knows how to get no­ticed! The engine bay con­tin­ues the car­bon theme. A car­bon-fi­bre air­box, engine cover and strut brace dom­i­nate, con­trasted by fiery flashes of Roose Mo­tor­sport and JS Per­for­mance red sil­i­cone hoses linked by ASH an­odised red pipework con­nec­tors. It’s not all un­der-bon­net aes­thet­ics, though. A dBi­las in­let man­i­fold and Ra­mair in­take im­prove breath­ing, home­brew tweaks to the fuel pres­sure reg­u­la­tor pour in more petrol and the com­bi­na­tion of a ProTec four-two-one ex­haust man­i­fold linked to a Mag­nex straight-through stain­less ex­haust get gases mov­ing sharpish. The es­ti­mated re­sult is 105bhp and 100lb/ft torque, but as Colin rightly points out, his car hasn’t been as­sem­bled for smash­ing land speed records. “It’s a show car. As long as it can get me to au­to­mo­tive events and home again with­out er­ror, I’m happy!” he chuck­les.

That’s not to say you can’t have fun with cars loaded with low out­put en­gines. He’s fit­ted a 4H-Tech short shifter to give the gear lever some bite, he’s added Bil­stein B8 shock ab­sorbers, Eibach low­er­ing springs and Pow­er­flex poly­bushes to sharpen the stance and im­prove over­all han­dling. To take ad­van­tage of the newly hun­kered arches, he’s bought a set of six­teen-inch MO5s. Fin­ished in black and dec­o­rated with cus­tom car­bon cen­tre caps, they hit hard against the bright red body­work.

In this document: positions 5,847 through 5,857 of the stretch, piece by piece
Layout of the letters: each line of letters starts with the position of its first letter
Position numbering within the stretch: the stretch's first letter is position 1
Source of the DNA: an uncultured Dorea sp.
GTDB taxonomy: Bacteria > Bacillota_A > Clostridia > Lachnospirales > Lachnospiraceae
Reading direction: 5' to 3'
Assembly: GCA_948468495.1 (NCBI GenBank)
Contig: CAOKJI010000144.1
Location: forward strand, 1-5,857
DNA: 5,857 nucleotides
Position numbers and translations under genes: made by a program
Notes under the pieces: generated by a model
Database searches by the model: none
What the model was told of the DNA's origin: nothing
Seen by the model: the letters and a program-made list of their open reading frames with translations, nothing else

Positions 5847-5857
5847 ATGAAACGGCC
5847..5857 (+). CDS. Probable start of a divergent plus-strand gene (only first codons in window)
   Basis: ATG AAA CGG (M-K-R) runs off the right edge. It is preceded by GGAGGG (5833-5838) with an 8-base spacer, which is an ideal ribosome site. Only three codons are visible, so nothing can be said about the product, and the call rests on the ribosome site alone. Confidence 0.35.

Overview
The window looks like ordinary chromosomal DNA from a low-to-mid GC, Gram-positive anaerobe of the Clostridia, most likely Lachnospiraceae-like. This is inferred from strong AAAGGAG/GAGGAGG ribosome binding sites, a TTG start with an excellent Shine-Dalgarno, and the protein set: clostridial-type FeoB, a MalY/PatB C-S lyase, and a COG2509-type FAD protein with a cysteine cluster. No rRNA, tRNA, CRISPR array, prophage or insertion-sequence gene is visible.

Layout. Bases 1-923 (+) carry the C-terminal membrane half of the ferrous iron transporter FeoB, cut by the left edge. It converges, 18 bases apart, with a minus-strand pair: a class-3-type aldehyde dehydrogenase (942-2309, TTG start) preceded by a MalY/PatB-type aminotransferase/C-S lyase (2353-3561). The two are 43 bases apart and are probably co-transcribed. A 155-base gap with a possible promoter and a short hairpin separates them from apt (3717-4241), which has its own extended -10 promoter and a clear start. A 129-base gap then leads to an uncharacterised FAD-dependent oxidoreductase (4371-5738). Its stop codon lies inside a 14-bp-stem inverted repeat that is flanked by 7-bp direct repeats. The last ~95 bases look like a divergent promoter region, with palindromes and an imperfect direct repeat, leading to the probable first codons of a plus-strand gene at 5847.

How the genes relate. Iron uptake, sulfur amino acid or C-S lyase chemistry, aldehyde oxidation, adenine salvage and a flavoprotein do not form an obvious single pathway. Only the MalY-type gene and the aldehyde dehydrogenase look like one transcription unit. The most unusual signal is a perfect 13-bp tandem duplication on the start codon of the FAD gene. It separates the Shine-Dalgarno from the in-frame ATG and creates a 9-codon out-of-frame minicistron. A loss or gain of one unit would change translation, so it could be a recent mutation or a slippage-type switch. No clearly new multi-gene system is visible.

out­side world

The wheels were the first step in the ex­te­rior’s trans­for­ma­tion. An Irm­scher front lip and side skirts have been joined by even more car­bon-fi­bre, cov­er­ing ev­ery­thing from strik­ing Morette quad-lamp cases to wheel arch ex­ten­sions, door mir­ror cov­ers and han­dle sur­rounds. The lat­ter proved to be a chal­lenge, even for some­one ex­pe­ri­enced in deal­ing with com­pos­ites. “I knew they’d look good, but they were dif­fi­cult to put to­gether. It took me three at­tempts to get them to a stan­dard I was sat­is­fied with. Tough work!”

Sweet as the over­all style looks, the real showstoppers are the found front and rear. Squat­ting high on the bon­net, just above a pair of cus­tom grilles, the car­bon-coated bon­net scoop comes courtesy of a Mini Cooper S and shouts se­ri­ous rally ready vibes, a char­ac­ter­is­tic re­in­forced by a car­bon-cov­ered Corsa B S1600 rear spoiler. Ar­guably the best bit of all, though, is slung deep be­low the back bumper.